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Bronze medallist Lovlina Borgohain rises as the underdog at Tokyo Olympics

Punching above her weight with more strategy than power, Lovlina Borgohain rises as the underdog and wins India a bronze medal in her debut outing at the Olympics.

Bronze medallist Lovlina Borgohain rises as the underdog at Tokyo Olympics

Sohinee Basu

Updated: 4 Aug 2021 8:42 AM GMT

For someone who was oblivious to the world of boxing even less than a decade back, Lovlina Borgohain has come into the scene and achieved more than she would have chanced herself to believe as a teenager growing up in Golaghat, Assam.

A former Muay Thai practitioner, Lovlina, as the youngest of three sister-siblings, got interested in boxing after seeing her twin sisters, Licha and Lima take up kickboxing and followed the same trail before Padum Boro spotted the talent in this feisty youngster.

At the Tokyo Olympics, Lovlina Borgohain entered as the most unassuming candidate for a medal - there was no such hype as one is generally seen to skirt around Manipur's MC Mary Kom.

For the 2-time World Championships bronze medallist, Lovlina Borgohain wasn't really the talk-of-the-town before the Tokyo Olympics and she went in as an underdog looking to punch above her weight! And punch, she did - proving every nay-sayer, every critic wrong with her skills and making her way to a bronze medal in her debut Olympics.

Meaning business from the get-go, Lovlina came into the pre-quarters of the Women's Welterweight (64-69 kg) bout and faced off against Germany's Nadine Apetz at the Kokugikan Arena.

Even though the encounter got tense, Lovlina wasn't one to relent and edged past Apetz, 3-2, to storm into the quarters and book a date with her most formidable opponent, Chinese Taipei's Nien-Chin Chen. Earlier, Lovlina had confessed to finding Chen as her most demanding opponent and how she would psychologically haunt her.

Playing with tact and strategy rather than muscle power, Lovlina Borgohain employed her cunning to box her way into the semi-finals of the Tokyo Olympics and secured a bronze medal for India, overcoming her fears and handing a 4-1 defeat to the World No. 2, Chen.

Confirming the medal tally at 3 so far at the ongoing Games, Lovlina Borgohain brought a top-notch debut campaign to an end as she went down fighting to the reigning World Champion, Turkey's Busenaz Surmeneli, who is also the current World No. 1.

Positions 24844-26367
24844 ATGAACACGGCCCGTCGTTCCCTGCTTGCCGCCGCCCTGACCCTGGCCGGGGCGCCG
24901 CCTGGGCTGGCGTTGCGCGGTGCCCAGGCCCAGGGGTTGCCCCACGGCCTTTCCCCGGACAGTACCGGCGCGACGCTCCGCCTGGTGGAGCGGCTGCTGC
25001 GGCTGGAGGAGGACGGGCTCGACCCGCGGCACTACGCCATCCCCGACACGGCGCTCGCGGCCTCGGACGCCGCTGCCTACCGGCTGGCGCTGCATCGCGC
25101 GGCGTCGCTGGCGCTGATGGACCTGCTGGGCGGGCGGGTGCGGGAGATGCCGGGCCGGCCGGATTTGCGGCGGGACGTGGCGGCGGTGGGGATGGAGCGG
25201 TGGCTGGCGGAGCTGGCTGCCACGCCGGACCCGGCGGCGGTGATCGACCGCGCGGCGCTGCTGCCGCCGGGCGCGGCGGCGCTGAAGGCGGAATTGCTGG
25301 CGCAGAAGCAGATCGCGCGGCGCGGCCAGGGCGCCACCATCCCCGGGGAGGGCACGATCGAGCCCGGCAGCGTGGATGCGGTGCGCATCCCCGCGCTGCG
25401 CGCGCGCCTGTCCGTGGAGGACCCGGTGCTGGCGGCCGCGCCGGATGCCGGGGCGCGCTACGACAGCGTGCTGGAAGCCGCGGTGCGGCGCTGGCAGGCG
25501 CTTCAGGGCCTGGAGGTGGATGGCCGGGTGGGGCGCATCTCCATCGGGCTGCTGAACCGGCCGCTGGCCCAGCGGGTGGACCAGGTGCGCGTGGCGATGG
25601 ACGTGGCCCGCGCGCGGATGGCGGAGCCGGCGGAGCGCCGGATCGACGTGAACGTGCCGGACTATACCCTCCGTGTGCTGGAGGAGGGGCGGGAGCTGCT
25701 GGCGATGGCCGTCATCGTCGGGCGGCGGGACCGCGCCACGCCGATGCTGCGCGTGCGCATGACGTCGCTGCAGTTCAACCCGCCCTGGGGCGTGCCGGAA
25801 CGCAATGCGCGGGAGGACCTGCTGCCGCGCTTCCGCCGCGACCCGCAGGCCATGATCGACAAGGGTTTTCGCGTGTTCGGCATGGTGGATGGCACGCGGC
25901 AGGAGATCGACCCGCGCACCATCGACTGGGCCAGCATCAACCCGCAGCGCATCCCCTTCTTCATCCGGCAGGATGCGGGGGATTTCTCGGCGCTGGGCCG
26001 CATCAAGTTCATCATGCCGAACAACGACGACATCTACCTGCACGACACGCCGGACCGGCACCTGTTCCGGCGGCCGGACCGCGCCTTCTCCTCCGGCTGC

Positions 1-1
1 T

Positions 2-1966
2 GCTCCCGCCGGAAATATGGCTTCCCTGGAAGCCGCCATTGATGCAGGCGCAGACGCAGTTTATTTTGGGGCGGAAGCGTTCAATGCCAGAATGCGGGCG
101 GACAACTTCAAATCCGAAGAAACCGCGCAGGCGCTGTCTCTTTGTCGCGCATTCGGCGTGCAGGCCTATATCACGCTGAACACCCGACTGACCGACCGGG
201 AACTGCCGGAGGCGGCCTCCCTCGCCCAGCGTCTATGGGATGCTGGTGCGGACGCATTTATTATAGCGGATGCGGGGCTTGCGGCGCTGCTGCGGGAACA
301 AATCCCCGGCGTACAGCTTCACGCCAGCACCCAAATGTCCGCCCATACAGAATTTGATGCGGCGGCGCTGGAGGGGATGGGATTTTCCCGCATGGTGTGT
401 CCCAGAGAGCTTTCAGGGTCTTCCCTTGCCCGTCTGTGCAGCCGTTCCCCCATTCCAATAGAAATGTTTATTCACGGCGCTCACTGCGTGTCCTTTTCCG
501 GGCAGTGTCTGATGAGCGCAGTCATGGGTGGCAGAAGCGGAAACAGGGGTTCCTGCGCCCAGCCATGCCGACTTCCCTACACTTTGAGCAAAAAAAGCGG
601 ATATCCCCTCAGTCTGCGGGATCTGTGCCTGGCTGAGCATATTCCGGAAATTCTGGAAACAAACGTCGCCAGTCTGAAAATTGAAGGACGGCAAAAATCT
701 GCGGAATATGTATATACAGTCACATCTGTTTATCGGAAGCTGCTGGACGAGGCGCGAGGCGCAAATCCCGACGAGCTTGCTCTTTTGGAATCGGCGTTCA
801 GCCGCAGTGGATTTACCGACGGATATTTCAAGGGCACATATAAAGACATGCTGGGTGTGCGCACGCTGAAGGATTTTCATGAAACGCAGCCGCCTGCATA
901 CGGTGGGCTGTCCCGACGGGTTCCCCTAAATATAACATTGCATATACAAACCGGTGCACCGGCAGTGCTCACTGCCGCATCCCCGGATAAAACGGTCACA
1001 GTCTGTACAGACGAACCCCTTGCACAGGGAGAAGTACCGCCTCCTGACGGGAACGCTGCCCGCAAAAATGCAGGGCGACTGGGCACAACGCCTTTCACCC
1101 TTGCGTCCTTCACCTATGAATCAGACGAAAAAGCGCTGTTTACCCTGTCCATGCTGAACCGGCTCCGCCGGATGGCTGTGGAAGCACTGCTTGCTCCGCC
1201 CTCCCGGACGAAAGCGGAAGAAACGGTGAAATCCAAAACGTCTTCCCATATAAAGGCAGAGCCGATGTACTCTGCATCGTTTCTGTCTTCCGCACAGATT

Slaying demons, one punch at a time

Lovlina Borgohain in action (Source: Getty Images)

Even though Lovlina Borgohain may have entered the Tokyo Olympics without a lot of paparazzi glare, Borgohain's story is an inspiring one. Living in a country where being born a girl still earns the occasional 'tch,tch' from society, being an athlete is no easy job.

Aside from taking on the opponent inside the boxing ring, the gambit of the Indian girl-boxer is often a larger arena - with the society always at odds against you.

Hailing from the sparsely-populated, little-known village of Baromukhia in Golaghat district of Assam, Lovlina's parents had to sidestep the constant jeers hurled at them for being a family with no sons.

Earning a lot of ill-comments because a son was missing from the picture, Tiken and Mamoni Borgohain instilled the sense of purpose from a young age in all their three girls - Licha, Lima and Lovlina to prove their critics wrong.

Not one to fail the word, Lovlina, who would even help out her father with farming on the paddy field during the lockdown period. "Working in a paddy field is not a new thing for her. She has been doing this for a long time.

We have told her to not do it but she says it helps her to stay connected with the roots," Tiken Borgohain had told India.Today.In.

Lovlina's preparations for Tokyo had taken a minor setback when her mother, Mamoni had to undergo a kidney transplant in February, 2021 and ushered in a lot of sleepless nights for the champion boxer.

However, Lovlina kept her head straight and battled past those worries as well and set her sights on Tokyo where she determined she must give her very best.

Towering at 5'11", Lovlina Borgohain took to the stage of the Tokyo Olympics and shook it up - with quality punches and the ripples of it were felt in India, as well. Her state - Assam, sat up and took notice, the whole country was jolted awake as Borgohain hit out - left, right and centre, with a calm confidence, admirable for an Olympic debutant.

Returning with a bronze to show off now, Lovlina Borgohain, with the buzz-cut hair and spunky swagger, will be one to watch out for as she has already taken a head start in the history books - before anybody could see her coming in.

Following in the steps of Mary Kom, Lovlina Borgohain will only hope to continue the legacy of boxing in India and tow it to greater, unprecedented heights - no more as the underdog, but as the raging favourite.

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